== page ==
The Valletta Design Cluster within the Valletta Cultural Agency — a legacy project of Valletta 2018, European Capital of Culture — is a community space for cultural and creative practice situated in the renovated Old Abattoir (Il-Biċċerija l-Antika) in Valletta. It focuses on design, entrepreneurship and social impact, while supporting and promoting user-centered design as a catalyst for innovation and as a multi-disciplinary approach that can create positive impacts for communities and individuals.
The Valletta Design Cluster’s aim is that of providing space and opportunities to Malta’s burgeoning cultural and creative operators. It is a project steeped in the rich history of Valletta, providing a bridge between 450 years of urban activity and the city’s future. The key human contributors to this major regeneration effort are Valletta’s residents and neighbouring communities together with cultural and creative professionals in design-intensive practices.
The Valletta Design Cluster is harnessing this energy, tapping into national and European funds and expertise in the creative economy, and building on the legacy of Valletta 2018. When completed, the space will include dedicated resources and areas for co-working, a fully equipped makerspace, meeting rooms and conference facilities for seminars, workshops and adult learning, a food space, studios for long-term tenants, and a new public roof garden covering the roof of the building. The Valletta Design Cluster will also have its own practitioner in residence spaces, with two apartments that can double up as international project labs for visiting creative practitioners, makers and researchers.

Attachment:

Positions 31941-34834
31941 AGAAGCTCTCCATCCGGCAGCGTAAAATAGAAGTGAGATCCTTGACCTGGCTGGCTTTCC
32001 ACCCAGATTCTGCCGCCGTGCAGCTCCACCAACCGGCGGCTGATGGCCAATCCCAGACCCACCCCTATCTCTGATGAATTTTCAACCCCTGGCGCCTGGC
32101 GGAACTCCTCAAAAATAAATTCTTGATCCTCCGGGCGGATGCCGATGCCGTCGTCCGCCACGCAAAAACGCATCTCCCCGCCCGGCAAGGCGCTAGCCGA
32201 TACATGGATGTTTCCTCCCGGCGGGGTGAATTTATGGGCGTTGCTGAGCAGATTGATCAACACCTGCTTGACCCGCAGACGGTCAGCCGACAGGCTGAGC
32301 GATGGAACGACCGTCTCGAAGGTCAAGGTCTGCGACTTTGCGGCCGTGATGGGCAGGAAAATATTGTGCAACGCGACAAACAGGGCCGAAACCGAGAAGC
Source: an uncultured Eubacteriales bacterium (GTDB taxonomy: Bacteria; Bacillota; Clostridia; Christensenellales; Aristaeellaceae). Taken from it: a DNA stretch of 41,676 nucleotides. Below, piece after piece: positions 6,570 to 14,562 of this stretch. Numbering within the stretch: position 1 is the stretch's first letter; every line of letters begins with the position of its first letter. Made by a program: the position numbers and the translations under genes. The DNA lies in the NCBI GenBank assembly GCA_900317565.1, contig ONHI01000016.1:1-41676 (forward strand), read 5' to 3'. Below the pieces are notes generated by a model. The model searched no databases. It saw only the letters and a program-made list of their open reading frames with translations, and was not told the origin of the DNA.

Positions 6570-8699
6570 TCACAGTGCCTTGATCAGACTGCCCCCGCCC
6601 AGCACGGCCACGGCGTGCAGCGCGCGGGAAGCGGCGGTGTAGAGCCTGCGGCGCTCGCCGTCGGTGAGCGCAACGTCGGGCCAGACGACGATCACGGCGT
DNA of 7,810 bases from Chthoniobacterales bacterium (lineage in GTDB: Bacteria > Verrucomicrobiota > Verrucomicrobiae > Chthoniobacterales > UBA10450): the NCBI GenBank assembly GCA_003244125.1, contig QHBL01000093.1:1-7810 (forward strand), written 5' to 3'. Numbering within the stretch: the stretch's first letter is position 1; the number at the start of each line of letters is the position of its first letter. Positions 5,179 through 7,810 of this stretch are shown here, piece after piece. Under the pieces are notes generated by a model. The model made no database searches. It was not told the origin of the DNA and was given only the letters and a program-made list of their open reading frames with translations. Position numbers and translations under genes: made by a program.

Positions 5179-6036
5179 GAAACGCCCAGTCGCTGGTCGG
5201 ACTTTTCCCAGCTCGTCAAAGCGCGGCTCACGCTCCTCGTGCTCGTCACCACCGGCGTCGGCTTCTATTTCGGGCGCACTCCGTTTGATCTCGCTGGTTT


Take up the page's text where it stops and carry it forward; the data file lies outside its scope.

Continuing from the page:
THE OLD ABATTOIR
The site of the Old Abattoir (il-Biċċerija l-Antika) in Valletta has been identified for regeneration and conversion into the Valletta Design Cluster. The Old Abattoir is one of Valletta’s earliest buildings, but has undergone many changes since its first use as an abattoir in the 17th century. During the early 18th century, the building was used as residences and soldiers’ barracks and, following that, light industrial uses were introduced, including cotton spinning and bakeries, with some of the bakers’ ovens still in use until the late 1980s and in evidence on site to this day. Although earmarked for housing improvement in the latter part of the 20th century, the identified interventions never took place and the building has stood in an advanced state of disrepair for the past decade.
Following a three-year process of community engagement in the development of the concept and in-depth analysis of the needs of the sector, as well as interaction with the various communities that constitute the living link between the vibrancy of Valletta’s past and future, the major works on the conversion of the Old Abattoir site into the main base of the Valletta Design Cluster took off in 2017. The project’s strategic objective is to contribute to the urban regeneration efforts being carried out by the government in the mainly residential, Marsamxett side of Valletta, and specifically to improve social, cultural and economic well-being through investment in improved cultural infrastructure that generates new common spaces for the community to interact, as well as sustained economic activity and employment.
The project is being supported by the European Regional Development Fund, which is allowing the regeneration of the physical space for the Valletta Design Cluster and the urban public spaces around it.